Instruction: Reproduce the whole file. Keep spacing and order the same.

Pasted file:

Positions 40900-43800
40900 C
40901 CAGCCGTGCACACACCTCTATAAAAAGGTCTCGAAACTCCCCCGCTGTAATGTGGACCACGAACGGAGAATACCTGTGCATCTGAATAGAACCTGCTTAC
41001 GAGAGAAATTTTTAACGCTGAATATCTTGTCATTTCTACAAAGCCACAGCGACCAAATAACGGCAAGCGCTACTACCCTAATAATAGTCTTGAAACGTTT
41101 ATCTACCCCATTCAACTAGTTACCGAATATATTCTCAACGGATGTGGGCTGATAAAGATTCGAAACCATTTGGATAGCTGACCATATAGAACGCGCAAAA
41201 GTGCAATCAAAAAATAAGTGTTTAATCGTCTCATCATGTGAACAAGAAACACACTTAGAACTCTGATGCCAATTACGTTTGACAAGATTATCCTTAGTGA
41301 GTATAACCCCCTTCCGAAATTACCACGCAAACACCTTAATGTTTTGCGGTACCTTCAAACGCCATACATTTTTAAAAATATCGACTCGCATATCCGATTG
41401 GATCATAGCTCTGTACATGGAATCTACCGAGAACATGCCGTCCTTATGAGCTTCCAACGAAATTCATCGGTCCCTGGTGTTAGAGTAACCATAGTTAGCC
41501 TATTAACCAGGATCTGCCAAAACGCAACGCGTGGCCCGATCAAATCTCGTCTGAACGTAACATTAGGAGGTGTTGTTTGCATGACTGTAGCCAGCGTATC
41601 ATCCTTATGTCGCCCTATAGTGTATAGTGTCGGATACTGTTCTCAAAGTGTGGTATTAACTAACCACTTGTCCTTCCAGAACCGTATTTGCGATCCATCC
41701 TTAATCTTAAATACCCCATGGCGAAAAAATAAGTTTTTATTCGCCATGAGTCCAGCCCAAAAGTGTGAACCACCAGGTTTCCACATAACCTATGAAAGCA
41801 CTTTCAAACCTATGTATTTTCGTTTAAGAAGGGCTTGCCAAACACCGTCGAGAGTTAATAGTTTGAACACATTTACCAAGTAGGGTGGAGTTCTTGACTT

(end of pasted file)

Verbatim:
Positions 40900-43800
40900 C
40901 CAGCCGTGCACACACCTCTATAAAAAGGTCTCGAAACTCCCCCGCTGTAATGTGGACCACGAACGGAGAATACCTGTGCATCTGAATAGAACCTGCTTAC
41001 GAGAGAAATTTTTAACGCTGAATATCTTGTCATTTCTACAAAGCCACAGCGACCAAATAACGGCAAGCGCTACTACCCTAATAATAGTCTTGAAACGTTT
41101 ATCTACCCCATTCAACTAGTTACCGAATATATTCTCAACGGATGTGGGCTGATAAAGATTCGAAACCATTTGGATAGCTGACCATATAGAACGCGCAAAA
41201 GTGCAATCAAAAAATAAGTGTTTAATCGTCTCATCATGTGAACAAGAAACACACTTAGAACTCTGATGCCAATTACGTTTGACAAGATTATCCTTAGTGA
41301 GTATAACCCCCTTCCGAAATTACCACGCAAACACCTTAATGTTTTGCGGTACCTTCAAACGCCATACATTTTTAAAAATATCGACTCGCATATCCGATTG
41401 GATCATAGCTCTGTACATGGAATCTACCGAGAACATGCCGTCCTTATGAGCTTCCAACGAAATTCATCGGTCCCTGGTGTTAGAGTAACCATAGTTAGCC
41501 TATTAACCAGGATCTGCCAAAACGCAACGCGTGGCCCGATCAAATCTCGTCTGAACGTAACATTAGGAGGTGTTGTTTGCATGACTGTAGCCAGCGTATC
41601 ATCCTTATGTCGCCCTATAGTGTATAGTGTCGGATACTGTTCTCAAAGTGTGGTATTAACTAACCACTTGTCCTTCCAGAACCGTATTTGCGATCCATCC
41701 TTAATCTTAAATACCCCATGGCGAAAAAATAAGTTTTTATTCGCCATGAGTCCAGCCCAAAAGTGTGAACCACCAGGTTTCCACATAACCTATGAAAGCA
41801 CTTTCAAACCTATGTATTTTCGTTTAAGAAGGGCTTGCCAAACACCGTCGAGAGTTAATAGTTTGAACACATTTACCAAGTAGGGTGGAGTTCTTGACTT